Common Ground Sugarbush

Scientific Name
Protea acaulos (L.) Reichard
Higher Classification
Protea acaulis Thunb., Protea glaucophylla Salisb.
Common Names
Aardroos (a), Common Ground Sugarbush (e), Ground Protea (e)
National Status
Status and Criteria
Near Threatened A2c
Assessment Date
A.G. Rebelo, H. Mtshali & L. von Staden
Protea acaulos is a widespread species, but has declined significantly across the Cape Lowlands, and continues to decline due to ongoing habitat loss and degradation. A population reduction of 23-28% over three generations is inferred from habitat loss over the past 150-300 years. It therefore nearly meets the thresholds for Vulnerable under criterion A2.
South African endemic
Provincial distribution
Western Cape
This species is widespread in the Western Cape, where it occurs from the Cederberg to the Cape Peninsula, and eastwards along the coastal mountains to Bredasdorp. It also occurs in the Riviersonderend Mountains and an isolated subpopulation is known from the Langeberg Mountains near Barrydale.
Habitat and Ecology
Major system
Major habitats
Breede Sand Fynbos, Breede Alluvium Fynbos, Cape Winelands Shale Fynbos, Breede Shale Fynbos, Peninsula Shale Fynbos, Peninsula Granite Fynbos, Greyton Shale Fynbos, Elim Ferricrete Fynbos, Swartruggens Quartzite Fynbos, Agulhas Sand Fynbos, Hangklip Sand Fynbos, Cape Flats Sand Fynbos, Atlantis Sand Fynbos, Leipoldtville Sand Fynbos, Swartland Alluvium Fynbos, Boland Granite Fynbos, North Langeberg Sandstone Fynbos, Peninsula Sandstone Fynbos, South Hex Sandstone Fynbos, Piketberg Sandstone Fynbos, Winterhoek Sandstone Fynbos, Cederberg Sandstone Fynbos, Elgin Shale Fynbos, Graafwater Sandstone Fynbos, Swartland Granite Renosterveld, South Sonderend Sandstone Fynbos, North Sonderend Sandstone Fynbos, Overberg Sandstone Fynbos, Kogelberg Sandstone Fynbos, Hawequas Sandstone Fynbos, Breede Quartzite Fynbos, Olifants Sandstone Fynbos
It prefers sandy and alluvial soils on flats and lower slopes in montane and lowland fynbos, but is also encountered in shale and granite fynbos, from sea level to 1800 m. It is a long-lived species, and survives fires by resprouting from underground stems. Wind-dispersed seeds are stored in fire-resistant inflorescences, and released after fires. It is pollinated by rodents.
About 26% of this species' habitat is already irreversibly modified, and loss continues. The main causes of habitat loss are urban and agricultural expansion, as well as historical loss to commercial timber plantations on the lower slopes of mountains across most of its range. It is also severely threatened by competition from dense infestations of alien invasive plants on the southern slopes of the Riviersonderend Mountains, the Agulhas Plain, the Caledon Swartberg, and in sand fynbos between Malmesbury and Mamre. In small lowland remnants, it is subjected to inappropriate fire management, particularly fire exclusion, which leads to reduced recruitment, as this species is dependent on fires to stimulate seed release and germination. Many lowland fragments are also overstocked with livestock, leading to the spread of alien invasive grasses as well as general degradation of the vegetation.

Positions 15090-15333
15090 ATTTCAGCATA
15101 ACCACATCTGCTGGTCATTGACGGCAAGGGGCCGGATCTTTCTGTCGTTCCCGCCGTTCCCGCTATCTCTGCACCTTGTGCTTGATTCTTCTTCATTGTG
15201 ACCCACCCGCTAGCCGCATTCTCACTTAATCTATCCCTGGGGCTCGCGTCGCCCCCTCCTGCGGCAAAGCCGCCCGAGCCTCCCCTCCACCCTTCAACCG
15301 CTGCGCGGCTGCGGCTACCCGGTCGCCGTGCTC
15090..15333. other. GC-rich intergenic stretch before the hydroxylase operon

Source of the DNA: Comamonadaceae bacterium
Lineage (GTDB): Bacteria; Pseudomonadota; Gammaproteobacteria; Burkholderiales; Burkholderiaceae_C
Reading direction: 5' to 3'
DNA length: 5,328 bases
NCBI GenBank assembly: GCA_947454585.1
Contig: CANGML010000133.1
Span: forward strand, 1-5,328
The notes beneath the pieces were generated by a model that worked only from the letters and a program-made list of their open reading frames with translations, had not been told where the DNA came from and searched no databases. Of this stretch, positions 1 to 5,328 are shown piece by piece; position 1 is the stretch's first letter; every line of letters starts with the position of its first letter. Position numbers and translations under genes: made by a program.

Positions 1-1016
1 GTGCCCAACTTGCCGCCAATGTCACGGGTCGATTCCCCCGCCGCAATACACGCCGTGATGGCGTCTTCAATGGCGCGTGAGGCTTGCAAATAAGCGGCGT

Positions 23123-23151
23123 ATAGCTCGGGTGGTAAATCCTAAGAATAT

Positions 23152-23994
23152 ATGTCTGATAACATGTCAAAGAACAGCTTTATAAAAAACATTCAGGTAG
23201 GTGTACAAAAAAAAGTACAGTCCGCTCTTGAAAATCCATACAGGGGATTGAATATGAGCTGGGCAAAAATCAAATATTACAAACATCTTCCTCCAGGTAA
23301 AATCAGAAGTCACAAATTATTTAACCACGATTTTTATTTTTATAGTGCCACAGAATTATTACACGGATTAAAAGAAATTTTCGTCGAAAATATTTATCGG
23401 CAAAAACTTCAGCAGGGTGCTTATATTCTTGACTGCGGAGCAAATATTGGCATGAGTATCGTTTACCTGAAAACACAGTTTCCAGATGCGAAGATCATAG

It occurs in low densities and solitary plants are often encountered. It has declined significantly in the Cape Lowlands, and a population reduction of 23-28% is inferred from habitat loss over the past three generations. If recent rates of habitat loss is projected into the future, population reduction could possibly exceed 30% within three generations, as this is a very long-lived species. Most of its remaining habitat is however in montane areas where the rate of loss is significantly lower than in the lowlands, and projected population reduction is very uncertain.

Population trend
Assessment History
Taxon assessed
Status and Criteria
Citation/Red List version
Protea acaulos (L.) ReichardNT A2c2020.1
Protea acaulos (L.) ReichardLeast Concern Raimondo et al. (2009)

Goldblatt, P. and Manning, J.C. 2000. Cape Plants: A conspectus of the Cape Flora of South Africa. Strelitzia 9. National Botanical Institute, Cape Town.

Raimondo, D., von Staden, L., Foden, W., Victor, J.E., Helme, N.A., Turner, R.C., Kamundi, D.A. and Manyama, P.A. 2009. Red List of South African Plants. Strelitzia 25. South African National Biodiversity Institute, Pretoria.

Rebelo, T. 2001. Sasol Proteas: A field guide to the proteas of southern Africa. (2nd ed.). Fernwood Press, Vlaeberg, Cape Town.

Rebelo, A.G., Mtshali, H. & von Staden, L. 2019. Protea acaulos (L.) Reichard. National Assessment: Red List of South African Plants version . Accessed on 2024/05/28

Comment on this assessment Comment on this assessment
Distribution map

© C. Merry

© C. Merry

© C. Merry

Search for images of Protea acaulos on iNaturalist